‘The Central’ – Central School of Art and Design

Central Saint Martins College of Art and Design

The London County Council set up this vital art school in 1896 to promote the industrial application of decorative art, a goal that was vigorously pursued by its first principal, architect, educator and conservationist William R. Lethaby (appointed together with the sculptor George Frampton) in the years leading up to the First World War. Lethaby was in sole charge at The Royal College of Art from 1900 to 1912. During that period, the school moved to new, purpose‐built buildings in Southampton Row, and saw the organisation of a curriculum that emphasised an understanding of materials and experience using workshops. 

Many of the first generation of staff came from within the Art Workers’ Guild membership, and their practice‐based approach to education marked a prominent break from what was generally offered elsewhere. After the school’s expansion in 1912, Fred Burridge became principal, and the expanded school concentrated on five significant departments with an emphasis on furniture, printing, and silver and goldsmithing. During this period, printing and book design has a distinguished history as exemplified by artist J. H Mason (originally from 1905 until 1940), and Douglas Cockerell amongst its earliest appointments to the staff (in 1897) with students such as Eric Gill and Neil Rooke.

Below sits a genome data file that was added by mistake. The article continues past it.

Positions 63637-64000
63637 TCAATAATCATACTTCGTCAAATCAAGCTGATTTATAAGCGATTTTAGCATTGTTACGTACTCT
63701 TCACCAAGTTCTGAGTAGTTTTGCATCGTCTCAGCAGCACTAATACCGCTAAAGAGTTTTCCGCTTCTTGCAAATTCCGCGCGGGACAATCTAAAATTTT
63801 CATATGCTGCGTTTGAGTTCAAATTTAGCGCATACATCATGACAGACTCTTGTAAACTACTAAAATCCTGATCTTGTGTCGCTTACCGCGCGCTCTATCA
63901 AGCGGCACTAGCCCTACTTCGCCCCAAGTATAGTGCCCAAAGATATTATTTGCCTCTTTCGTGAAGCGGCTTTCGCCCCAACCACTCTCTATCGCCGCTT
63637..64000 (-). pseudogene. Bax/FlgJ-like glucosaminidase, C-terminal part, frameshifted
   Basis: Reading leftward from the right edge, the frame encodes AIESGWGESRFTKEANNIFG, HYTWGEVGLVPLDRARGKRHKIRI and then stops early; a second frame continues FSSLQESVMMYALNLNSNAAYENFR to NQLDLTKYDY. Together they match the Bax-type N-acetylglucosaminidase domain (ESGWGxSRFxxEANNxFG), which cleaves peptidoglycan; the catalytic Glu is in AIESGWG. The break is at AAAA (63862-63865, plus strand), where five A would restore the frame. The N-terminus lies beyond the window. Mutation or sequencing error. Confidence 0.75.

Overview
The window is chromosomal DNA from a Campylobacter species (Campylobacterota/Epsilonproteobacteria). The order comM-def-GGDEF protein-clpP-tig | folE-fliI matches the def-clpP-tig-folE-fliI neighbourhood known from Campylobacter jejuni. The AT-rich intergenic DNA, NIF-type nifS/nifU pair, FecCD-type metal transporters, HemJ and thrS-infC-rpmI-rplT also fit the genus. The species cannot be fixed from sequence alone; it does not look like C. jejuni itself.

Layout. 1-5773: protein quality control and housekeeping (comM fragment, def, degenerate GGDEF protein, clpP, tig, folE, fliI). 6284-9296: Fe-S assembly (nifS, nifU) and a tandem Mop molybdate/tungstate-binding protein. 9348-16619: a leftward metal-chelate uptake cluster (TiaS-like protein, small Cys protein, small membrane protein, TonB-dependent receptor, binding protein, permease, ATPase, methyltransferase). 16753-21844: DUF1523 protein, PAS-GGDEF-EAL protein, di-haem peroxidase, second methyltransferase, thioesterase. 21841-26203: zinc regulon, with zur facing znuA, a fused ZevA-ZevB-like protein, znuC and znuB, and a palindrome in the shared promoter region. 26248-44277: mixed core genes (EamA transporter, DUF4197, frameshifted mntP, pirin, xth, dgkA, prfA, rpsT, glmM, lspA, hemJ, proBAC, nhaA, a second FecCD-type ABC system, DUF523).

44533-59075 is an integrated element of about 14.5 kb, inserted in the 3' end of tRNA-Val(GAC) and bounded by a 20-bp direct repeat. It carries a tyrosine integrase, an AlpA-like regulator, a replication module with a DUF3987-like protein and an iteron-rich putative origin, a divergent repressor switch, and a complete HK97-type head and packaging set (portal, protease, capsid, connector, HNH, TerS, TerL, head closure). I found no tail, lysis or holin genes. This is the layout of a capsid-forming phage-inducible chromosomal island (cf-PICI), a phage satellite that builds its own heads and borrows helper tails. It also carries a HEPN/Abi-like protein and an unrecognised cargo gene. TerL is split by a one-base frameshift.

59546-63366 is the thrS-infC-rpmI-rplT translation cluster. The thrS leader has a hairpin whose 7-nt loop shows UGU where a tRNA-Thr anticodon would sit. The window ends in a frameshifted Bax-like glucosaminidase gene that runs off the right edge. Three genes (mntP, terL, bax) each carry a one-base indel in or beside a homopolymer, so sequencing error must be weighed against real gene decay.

In the 1930s, with the establishment of a course on Design for Light Industry in 1938, the Central took on a more significant commitment to industrial design education. This direction was further developed after 1945 by Douglas Scott, a graduate of the Department of Metal Studies (1926–29), who established a systematic industrial design curriculum. This emphasis on design was a contributing factor leading to redesigning the institution’s title to Central School of Art and Design in 1966. 

In the post-war years, William Johnston, Principal of the School, initiated several design curriculum changes, including textiles, theatre, and ceramics. Other developments in the educational sector, such as expanding the Diploma in Art and Design occurred alongside educational changes. In 1986 the school became a part of the newly formed London Institute, a bringing together art, fashion, printing, and other design‐related disciplines under the control of the Inner London Education Authority. In 1989, the school merged with St Martins School of Art to become Central Saint Martin’s College of Art and Design. It is now part of the London University of the Arts.

Sources

Oxford University Press. (2004). A Dictionary of Modern Design (1st ed.).

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